Simply because Israeli apartheid is not a mirror image of its South African counterpart does not preclude it from the term. If we take Goldstone’s advice and look separately at Israel’s treatment of its Palestinian citizens and those it occupies, it is easy to lose sight of what has been happening over the past 63 years. Israel has been operating an apartheid regime by controlling the lives of all Palestinians—albeit in different ways—living on the entirety of the land where it exercises its sovereignty. Although Palestinian governance has changed over the last 20 years with the creation of the relatively autonomous Palestinian Authority, ultimate control has remained with Israel, which it has used to keep power in the hands of its Jewish citizens. As long as there is no permanent agreement, the conflict and solution is an open question and Israel remains responsible for the government it administers and the crime of apartheid.

It is the false notion that Israeli control over the West Bank and Gaza Strip is ‘temporary,’ which Goldstone echoes, that serves the purpose of treating Israel’s regime in the occupied territories as somehow immune to that crime. A perpetually looming peace agreement has been Israel’s best defense against a whole scale reevaluation of the conflict.

Goldstone’s central conclusion is that attempts to place the apartheid mantle on Israel will ‘retard’ rather than forward the peace process. This argument, which has been a common anthem for those intent on keeping the Palestinians shackled to a process that has failed to deliver them their freedom, runs counter to empirical evidence. Only through increased pressure and isolation was apartheid South Africa motivated to relinquish its racist regime. In Israel’s case, dismantling the colonial architecture in the occupied territories will be no small task. It is a naive and imprudent expectation to believe that Israel will come to an agreement absent any real pressure that will force them to reconsider the cost/benefit value of the occupation and the settlement enterprise.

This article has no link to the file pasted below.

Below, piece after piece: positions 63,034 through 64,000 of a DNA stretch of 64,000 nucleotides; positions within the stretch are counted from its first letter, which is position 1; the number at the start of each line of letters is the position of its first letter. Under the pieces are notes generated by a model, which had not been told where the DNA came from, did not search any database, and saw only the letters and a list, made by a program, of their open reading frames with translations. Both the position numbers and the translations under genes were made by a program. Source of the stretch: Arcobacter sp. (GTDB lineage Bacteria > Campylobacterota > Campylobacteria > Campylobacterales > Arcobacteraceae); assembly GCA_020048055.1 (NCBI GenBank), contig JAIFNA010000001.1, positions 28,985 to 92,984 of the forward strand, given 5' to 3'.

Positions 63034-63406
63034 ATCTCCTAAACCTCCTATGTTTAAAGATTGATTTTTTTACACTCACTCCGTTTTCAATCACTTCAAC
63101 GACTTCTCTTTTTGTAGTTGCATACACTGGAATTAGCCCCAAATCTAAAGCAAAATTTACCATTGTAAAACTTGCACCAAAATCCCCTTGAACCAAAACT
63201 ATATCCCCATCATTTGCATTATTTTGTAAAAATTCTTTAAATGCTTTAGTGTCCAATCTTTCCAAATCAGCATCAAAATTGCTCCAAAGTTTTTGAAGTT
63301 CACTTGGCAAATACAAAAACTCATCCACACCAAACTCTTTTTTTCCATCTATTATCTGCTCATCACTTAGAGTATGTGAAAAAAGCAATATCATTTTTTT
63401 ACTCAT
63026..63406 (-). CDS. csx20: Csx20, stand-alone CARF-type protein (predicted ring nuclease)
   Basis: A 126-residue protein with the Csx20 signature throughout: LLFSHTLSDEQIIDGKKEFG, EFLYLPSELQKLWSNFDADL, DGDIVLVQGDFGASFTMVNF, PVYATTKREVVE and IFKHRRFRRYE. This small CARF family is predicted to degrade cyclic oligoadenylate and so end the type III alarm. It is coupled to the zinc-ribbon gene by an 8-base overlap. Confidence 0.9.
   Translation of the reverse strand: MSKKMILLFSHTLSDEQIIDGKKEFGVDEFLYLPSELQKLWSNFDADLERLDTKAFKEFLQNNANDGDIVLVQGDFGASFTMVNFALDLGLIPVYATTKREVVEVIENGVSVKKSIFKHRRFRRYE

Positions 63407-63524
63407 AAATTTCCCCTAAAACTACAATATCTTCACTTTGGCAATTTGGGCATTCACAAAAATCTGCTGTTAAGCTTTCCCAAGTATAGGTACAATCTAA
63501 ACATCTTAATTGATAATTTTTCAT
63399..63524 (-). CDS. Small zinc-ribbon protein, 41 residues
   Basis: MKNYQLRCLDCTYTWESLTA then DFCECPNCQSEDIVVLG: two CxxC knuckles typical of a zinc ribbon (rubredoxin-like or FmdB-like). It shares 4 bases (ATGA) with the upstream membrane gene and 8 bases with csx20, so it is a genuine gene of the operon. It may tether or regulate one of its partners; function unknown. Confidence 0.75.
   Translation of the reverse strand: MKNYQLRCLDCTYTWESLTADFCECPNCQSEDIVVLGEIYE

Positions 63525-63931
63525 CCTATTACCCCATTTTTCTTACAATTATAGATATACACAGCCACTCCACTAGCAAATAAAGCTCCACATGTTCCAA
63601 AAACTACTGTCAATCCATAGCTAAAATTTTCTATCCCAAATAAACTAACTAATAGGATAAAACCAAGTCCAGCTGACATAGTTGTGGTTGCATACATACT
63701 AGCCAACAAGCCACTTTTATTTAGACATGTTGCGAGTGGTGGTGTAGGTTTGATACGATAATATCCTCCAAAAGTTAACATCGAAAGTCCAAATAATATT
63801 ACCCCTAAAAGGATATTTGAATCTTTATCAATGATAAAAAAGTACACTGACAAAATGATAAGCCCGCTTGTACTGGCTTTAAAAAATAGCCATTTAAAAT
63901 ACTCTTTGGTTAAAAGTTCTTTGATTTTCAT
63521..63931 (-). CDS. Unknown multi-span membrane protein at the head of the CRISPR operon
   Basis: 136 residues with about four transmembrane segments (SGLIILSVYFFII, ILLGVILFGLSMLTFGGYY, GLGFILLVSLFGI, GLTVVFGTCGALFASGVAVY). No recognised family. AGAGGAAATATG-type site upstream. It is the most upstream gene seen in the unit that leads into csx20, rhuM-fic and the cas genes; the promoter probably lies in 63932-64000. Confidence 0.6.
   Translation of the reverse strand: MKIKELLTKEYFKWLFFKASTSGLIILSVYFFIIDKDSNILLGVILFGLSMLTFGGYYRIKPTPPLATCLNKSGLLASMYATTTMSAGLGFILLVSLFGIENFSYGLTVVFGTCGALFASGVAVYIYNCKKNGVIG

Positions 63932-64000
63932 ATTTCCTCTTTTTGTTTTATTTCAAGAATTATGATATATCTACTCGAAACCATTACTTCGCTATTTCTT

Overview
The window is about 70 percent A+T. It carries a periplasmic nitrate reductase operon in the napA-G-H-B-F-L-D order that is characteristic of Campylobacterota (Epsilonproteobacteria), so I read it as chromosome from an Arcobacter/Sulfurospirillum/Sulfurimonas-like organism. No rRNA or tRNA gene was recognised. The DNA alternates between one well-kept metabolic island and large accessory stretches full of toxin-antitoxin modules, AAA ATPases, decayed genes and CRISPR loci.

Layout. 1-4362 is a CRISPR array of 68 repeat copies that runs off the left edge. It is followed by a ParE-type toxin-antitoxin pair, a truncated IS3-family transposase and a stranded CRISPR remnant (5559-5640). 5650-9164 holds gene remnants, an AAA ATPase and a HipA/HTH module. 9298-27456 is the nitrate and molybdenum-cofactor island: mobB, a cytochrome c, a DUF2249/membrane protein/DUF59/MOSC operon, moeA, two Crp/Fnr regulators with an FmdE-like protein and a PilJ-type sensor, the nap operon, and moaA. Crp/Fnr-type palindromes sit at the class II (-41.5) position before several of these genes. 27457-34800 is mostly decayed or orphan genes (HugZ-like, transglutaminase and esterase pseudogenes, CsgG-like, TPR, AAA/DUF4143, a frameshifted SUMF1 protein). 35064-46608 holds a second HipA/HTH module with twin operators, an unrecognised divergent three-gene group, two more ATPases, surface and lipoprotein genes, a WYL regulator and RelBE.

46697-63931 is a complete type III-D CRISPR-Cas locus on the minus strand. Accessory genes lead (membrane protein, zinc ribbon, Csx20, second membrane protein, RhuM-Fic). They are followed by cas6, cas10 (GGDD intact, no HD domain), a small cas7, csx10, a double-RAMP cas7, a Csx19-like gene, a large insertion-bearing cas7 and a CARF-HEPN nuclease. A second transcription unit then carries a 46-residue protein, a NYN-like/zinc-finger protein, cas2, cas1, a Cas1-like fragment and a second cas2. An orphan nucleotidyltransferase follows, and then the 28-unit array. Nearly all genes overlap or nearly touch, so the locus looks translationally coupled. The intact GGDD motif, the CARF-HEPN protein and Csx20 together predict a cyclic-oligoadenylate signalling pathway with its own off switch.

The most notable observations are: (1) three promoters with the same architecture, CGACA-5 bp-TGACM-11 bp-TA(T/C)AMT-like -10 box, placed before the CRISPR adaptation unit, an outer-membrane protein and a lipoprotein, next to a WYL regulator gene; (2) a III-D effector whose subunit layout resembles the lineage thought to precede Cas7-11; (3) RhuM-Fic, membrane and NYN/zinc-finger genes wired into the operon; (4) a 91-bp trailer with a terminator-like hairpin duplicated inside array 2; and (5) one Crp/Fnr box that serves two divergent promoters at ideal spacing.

We all remember when George Bush Sr. wielded the money card to Israel over its settlements and how this caused Israel’s prime minister to put a halt on settlement construction. Compare that to President Obama’s sharp words over settlements hedged against an increase in financial and military support, as well as diplomatic cover for Israel at the United Nations. The countless condemnations fell on deaf ears and Israel’s government repudiated its American counterpart numerous times in public, including the announcement of 1,100 settlement units during Vice President Joe Biden’s visit to the country. Even after Israel signed the Oslo Accords it continued to expand settlements and multiply their population in the occupied territories.

The term apartheid being popularly applied to Israel is no accident, or malicious attack as Goldstone insists. The rise in its use has paralleled the loss of faith in the implementation of the two-state solution, which strips the veil and allows all observers of this conflict to look at the situation on the ground and recognize that Israel has been in the process of instituting an apartheid regime for decades.

*Abir Kopty is a blogger, media analyst and consultant. She is a former city council member for Nazareth.

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    1. Richard Witty

      Apartheid-like is descriptive, representative, informative.

      Apartheid serves more as a name-call, and is therefore dismissed.

      Apartheid was a description of a society in which 10% ruled 90%, in which the 90% did not have the right to vote, in which there were none of the minority population in any role of significant responsibility.

      The West Bank relationships do resemble apartheid.

      The progress of negotiations up to Olmert’s administration, lent credibility to the likelihood of a viable two-state approach.